[Kwame Anthony Appiah]: The culture of the academies and sciences is inevitably transnational. Think about it, the scientific revolution involved Galileo, Copernicus, Kepler, Newton, so many people from different societies using the same learned language for their scholarly work, speaking different languages at home, practicing different faiths or perhaps having none. They’re brought together by this project of trying to understand the natural world, the stars, the planets, the universe.
Having common projects which you take seriously has the effect of damping down the salience of other identities. You still worry about sexism in labs, you still worry about racism in recruitment, but the natural tendency of the enterprise is against all that because what matters is how you contribute to the project.
We need human identity, but there will be lots of projects like climate science, like inequality, where we need our identity as a scientist as a philanthropist more than our gender, race and so on. Climate science in particular is interesting because they have this sense of urgency around what they’re trying to understand and are annoyed and puzzled by the failure of the rest of us to take it with due seriousness.
Another domain you see this is the arts. The most important artworks of our time are radically transnational. It’s true of movies, sculpture, novels….. Salman Rushdie is not exactly nationally anything he’s a hybrid, a mixture, and that’s one of the reasons so many people read him.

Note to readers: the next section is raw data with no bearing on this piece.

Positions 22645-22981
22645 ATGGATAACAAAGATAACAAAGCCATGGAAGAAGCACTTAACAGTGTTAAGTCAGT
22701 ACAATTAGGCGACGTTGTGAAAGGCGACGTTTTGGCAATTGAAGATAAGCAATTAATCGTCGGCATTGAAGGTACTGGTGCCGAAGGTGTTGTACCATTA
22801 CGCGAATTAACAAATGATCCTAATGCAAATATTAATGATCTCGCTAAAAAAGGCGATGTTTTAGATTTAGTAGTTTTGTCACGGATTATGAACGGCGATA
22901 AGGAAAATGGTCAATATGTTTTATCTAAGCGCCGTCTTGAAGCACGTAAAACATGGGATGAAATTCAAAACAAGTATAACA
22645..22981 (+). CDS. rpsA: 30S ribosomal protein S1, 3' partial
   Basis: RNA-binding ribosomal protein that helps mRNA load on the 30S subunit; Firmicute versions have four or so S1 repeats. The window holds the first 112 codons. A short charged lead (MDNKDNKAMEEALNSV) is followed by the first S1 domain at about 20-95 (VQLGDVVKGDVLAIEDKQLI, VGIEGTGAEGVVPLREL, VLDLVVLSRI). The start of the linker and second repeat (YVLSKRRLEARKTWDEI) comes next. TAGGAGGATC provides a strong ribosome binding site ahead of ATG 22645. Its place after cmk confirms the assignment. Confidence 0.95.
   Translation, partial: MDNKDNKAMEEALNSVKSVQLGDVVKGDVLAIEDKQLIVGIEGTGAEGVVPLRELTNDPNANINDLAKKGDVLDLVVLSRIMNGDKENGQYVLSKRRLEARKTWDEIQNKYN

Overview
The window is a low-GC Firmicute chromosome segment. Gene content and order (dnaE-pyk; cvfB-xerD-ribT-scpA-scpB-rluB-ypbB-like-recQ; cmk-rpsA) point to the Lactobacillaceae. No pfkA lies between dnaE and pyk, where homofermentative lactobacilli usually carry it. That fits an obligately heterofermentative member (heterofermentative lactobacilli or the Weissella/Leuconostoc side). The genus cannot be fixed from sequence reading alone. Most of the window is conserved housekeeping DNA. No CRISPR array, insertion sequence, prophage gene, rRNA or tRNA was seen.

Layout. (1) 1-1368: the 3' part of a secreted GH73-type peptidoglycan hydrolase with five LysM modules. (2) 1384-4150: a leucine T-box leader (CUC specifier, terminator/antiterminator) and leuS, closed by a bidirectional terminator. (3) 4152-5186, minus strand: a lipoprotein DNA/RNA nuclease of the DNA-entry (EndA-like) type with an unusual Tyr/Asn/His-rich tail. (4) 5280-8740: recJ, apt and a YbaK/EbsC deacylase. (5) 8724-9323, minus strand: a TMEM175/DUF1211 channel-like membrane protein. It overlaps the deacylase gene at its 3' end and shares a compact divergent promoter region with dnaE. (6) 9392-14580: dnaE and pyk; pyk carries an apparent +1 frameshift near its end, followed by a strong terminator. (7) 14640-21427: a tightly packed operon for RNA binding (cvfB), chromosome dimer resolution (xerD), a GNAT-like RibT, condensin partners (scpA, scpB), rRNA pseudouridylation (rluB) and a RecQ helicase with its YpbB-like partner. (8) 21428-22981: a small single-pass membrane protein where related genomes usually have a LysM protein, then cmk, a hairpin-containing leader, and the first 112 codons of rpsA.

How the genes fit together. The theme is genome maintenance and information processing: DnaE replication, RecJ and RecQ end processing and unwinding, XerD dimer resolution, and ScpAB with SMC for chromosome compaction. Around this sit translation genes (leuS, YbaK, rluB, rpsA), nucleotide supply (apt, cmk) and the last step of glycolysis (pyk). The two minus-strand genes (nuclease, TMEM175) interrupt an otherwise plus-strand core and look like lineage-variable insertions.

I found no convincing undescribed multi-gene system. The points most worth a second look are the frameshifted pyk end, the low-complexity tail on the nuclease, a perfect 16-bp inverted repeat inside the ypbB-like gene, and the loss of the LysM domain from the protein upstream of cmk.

We can use the identities that are generated by important projects to combat the bad side of the other identities.
Q: How do you define yourself?
[Kwame Anthony Appiah]: There are lots of bits to anybody’s identity, and the key is not to let any single element take-over and to recognize that there are parts of your identity that are more or less relevant based on different contexts.
When I’m playing with my great nephews, and great niece, it doesn’t matter that I’m a philosopher or respectable teacher… I’ll roll around on the floor with these babies in a way that my students would find embarrassing.
On the other hand, I’m also very conscious of the side of identity that has to do with how people react to you, not about how you react to them. I’m very conscious of the fact that when I get into a taxi in London or New York, Stockholm or Florence, they see a brown skinned man and it sets-up a reaction. It may not be negative, a lot of those taxi drivers are also brown skinned themselves – so it may be a positive reaction, but it does set up a reaction, that’s a fact. If I lived in India, my skin colour would be much more common – my ‘brownness’ wouldn’t matter, I’m just anyone…
When people say, ‘where are you from?’ I know they want to know – in essence – why I’m not white. I don’t have an easy answer for them. I’m brown because I have a father from Africa and a mother from Europe, so I come from two places, not one.